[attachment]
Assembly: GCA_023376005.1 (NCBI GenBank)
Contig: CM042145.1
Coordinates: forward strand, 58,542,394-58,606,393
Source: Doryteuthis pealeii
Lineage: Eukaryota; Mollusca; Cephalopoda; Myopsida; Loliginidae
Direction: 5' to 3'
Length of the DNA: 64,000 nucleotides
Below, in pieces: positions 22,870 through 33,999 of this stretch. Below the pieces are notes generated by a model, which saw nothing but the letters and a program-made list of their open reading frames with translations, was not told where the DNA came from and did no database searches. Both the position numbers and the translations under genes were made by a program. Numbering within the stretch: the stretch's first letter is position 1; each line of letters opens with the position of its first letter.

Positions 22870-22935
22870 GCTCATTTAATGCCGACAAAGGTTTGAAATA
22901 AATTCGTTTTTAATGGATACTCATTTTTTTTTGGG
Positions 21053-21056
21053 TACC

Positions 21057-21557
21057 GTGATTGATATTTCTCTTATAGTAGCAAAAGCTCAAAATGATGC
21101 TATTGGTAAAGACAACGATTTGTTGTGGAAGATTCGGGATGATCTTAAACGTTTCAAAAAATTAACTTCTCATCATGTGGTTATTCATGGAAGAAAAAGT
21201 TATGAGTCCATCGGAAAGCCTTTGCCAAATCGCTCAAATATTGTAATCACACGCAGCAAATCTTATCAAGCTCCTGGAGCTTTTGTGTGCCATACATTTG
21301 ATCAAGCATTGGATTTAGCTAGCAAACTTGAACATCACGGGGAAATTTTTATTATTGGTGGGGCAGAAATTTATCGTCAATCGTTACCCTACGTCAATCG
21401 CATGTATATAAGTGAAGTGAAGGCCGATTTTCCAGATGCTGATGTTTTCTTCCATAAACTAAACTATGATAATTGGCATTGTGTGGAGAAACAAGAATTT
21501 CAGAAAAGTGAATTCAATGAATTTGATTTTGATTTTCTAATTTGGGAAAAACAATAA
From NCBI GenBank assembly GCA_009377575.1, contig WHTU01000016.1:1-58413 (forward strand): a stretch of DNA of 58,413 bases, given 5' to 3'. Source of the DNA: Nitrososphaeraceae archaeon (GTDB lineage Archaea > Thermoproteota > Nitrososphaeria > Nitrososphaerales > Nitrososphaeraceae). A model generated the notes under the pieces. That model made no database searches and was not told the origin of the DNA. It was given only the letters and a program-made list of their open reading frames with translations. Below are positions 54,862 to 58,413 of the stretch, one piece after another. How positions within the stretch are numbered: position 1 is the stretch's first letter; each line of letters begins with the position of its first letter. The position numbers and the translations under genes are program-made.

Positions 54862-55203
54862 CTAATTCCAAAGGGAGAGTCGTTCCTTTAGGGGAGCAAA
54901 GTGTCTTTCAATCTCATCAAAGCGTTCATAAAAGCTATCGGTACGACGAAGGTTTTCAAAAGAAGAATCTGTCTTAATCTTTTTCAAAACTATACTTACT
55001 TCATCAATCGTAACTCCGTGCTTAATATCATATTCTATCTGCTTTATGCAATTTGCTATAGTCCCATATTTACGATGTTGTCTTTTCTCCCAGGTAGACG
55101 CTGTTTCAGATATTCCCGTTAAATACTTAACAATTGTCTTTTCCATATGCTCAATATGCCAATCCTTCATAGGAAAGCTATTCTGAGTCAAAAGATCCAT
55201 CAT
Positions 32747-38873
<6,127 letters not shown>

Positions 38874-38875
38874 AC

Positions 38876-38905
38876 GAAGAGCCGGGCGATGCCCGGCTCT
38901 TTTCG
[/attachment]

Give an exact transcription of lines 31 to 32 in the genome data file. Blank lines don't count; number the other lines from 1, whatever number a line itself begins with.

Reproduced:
38874 AC

Positions 38876-38905